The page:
Emory joins COVID-19 College Challenge, part of White House ‘National Month of Action’
Emory Report | June 3, 2021
Emory University is among the inaugural participants in the COVID-19 College Challenge, a project launched by the White House and the U.S. Department of Education. The challenge was announced June 2 as part of President Joe Biden’s “National Month of Action” against the pandemic.
Colleges and universities across the country are invited to join the challenge. More than 250 signed up to participate prior to the launch; Emory and Agnes Scott College are the first two participants in Georgia.
Emory and other participating colleges pledge to take three key actions to help get their campus communities vaccinated:
1. Engaging every student, faculty and staff member;
2. Organizing their college communities; and
3. Delivering vaccine access for all.
“Emory is committed to provide vaccine awareness, education and access to each member of our campus community, and is strengthening that commitment by partnering with the COVID-19 College Vaccine Challenge to promote the importance of getting the COVID-19 vaccine,” says Amir St. Clair, the university’s executive director for COVID-19 response and recovery.
Emory will require all students to be immunized for COVID-19 for the fall 2021 semester, with exemptions for those with medical conditions or strong personal objections. The Emory Forward website provides comprehensive COVID-19 information for the Emory community, including how to schedule a vaccine.
“We look to continue being a leader in our community and across the nation in providing each student, faculty and staff member with resources and access to get vaccinated — and doing our part to help the country reach its overall vaccination goal,” St. Clair says.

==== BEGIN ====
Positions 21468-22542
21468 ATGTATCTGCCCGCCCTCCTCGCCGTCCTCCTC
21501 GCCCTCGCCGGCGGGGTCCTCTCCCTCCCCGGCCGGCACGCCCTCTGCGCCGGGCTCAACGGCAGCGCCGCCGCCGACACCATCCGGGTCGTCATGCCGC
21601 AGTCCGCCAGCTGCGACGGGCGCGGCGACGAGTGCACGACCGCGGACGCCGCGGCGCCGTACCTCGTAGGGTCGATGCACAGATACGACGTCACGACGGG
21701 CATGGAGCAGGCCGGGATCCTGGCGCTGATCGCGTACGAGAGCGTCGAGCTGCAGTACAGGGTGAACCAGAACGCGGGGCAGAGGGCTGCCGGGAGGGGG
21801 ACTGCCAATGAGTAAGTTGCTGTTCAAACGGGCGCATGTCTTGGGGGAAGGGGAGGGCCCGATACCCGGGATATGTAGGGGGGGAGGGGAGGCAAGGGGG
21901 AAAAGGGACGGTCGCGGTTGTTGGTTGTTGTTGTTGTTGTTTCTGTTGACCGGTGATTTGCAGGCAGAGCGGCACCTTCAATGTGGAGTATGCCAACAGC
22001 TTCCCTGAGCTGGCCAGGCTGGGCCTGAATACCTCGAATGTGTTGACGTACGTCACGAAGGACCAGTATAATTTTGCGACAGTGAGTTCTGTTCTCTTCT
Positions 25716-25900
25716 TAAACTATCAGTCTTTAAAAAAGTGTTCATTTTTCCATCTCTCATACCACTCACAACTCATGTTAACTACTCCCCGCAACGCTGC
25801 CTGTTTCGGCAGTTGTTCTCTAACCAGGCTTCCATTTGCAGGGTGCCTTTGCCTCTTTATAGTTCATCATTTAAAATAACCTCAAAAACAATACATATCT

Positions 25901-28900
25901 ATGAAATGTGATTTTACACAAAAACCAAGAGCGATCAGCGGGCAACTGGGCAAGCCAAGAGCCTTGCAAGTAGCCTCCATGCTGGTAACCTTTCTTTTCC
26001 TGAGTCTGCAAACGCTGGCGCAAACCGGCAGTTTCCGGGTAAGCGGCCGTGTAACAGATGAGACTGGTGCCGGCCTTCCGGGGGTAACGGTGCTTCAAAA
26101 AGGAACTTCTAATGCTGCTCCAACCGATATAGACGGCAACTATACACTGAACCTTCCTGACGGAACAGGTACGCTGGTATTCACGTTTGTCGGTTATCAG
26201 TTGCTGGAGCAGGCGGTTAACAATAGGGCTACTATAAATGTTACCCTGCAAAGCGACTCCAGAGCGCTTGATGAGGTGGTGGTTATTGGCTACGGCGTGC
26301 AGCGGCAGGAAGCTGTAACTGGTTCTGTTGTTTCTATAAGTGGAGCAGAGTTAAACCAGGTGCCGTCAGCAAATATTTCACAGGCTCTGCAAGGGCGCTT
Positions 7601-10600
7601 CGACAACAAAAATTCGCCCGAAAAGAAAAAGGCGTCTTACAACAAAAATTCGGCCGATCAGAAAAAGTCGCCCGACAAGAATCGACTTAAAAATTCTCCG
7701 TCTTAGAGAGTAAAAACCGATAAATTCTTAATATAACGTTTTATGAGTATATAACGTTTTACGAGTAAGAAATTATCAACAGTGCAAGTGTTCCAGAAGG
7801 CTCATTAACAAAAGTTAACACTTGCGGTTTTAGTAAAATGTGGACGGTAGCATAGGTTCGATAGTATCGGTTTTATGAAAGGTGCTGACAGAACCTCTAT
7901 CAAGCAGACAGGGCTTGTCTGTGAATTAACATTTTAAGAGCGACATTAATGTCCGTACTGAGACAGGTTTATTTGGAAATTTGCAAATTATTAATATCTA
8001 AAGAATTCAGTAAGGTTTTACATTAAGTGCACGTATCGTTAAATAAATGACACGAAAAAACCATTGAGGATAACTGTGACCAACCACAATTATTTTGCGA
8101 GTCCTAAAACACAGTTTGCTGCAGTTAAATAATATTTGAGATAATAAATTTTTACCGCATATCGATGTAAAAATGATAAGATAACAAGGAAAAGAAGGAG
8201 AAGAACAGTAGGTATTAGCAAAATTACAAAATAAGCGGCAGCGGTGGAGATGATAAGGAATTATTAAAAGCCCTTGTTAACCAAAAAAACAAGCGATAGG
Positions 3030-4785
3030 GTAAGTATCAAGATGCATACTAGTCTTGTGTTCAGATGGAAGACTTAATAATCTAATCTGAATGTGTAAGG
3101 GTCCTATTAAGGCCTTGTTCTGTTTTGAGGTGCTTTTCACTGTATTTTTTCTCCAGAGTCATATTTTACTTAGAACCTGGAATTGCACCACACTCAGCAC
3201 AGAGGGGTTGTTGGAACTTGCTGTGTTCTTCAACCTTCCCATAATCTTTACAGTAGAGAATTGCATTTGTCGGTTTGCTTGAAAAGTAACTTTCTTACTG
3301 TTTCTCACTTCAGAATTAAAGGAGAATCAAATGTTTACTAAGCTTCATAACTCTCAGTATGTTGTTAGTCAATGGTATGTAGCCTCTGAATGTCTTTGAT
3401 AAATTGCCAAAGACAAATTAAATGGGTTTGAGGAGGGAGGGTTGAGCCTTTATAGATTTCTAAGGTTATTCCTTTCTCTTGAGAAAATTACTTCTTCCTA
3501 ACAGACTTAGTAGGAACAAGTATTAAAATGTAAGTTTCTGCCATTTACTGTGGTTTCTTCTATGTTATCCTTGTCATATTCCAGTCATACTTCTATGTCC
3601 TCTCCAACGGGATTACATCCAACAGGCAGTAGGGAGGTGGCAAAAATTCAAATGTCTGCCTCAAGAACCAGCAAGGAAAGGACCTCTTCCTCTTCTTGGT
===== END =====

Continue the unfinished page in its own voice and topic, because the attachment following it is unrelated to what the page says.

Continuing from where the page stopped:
National Month of Action
The COVID-19 College Challenge is one of several initiatives announced by Biden as part of the National Month of Action. The goal is for 70% of U.S. adults to have had at least one COVID-19 shot by July 4.
According to the White House, 63% of adult Americans have already gotten vaccinated, including 73% of Americans age 40 and over, and COVID-19 cases and deaths have plummeted as a result, with cases down over 90% and deaths down over 85% since Jan. 20.
Throughout the month, national organizations, local government leaders, community-based and faith-based partners, businesses, employers, social media influencers, celebrities, athletes, colleges, young people and thousands of volunteers across the nation will work together to get their communities vaccinated.
The National Month of Action will focus on these key strategies:
- Making it easier to get vaccinated and advancing equity: Tactics include free child care for individuals getting vaccinated and extended hours at pharmacies through June to offer more flexible vaccination appointments.
- Mobilizing the country to do more vaccination education and outreach: Projects include community canvassing, phone banking, text banking and vaccination events; a “We Can Do This” national vaccination tour featuring Vice President Kamala Harris; a Mayors Challenge to increase vaccination rates in cities; “Shots at the Shop,” an initiative to engage Black-owned barbershops and beauty salons; blanketing local TV and radio and social media with vaccine information; and the COVID-19 College Challenge.
- Incentivizing vaccination: Thousands of employers and businesses are offering incentives for customers and providing paid leave for employees to receive vaccinations. New private sector incentives highlighted by the White House in the National Month of Action announcement include offerings from Anheuser-Busch, CVS, Door Dash, Major League Baseball, Microsoft, Kroger and United Airlines. View a list of incentives.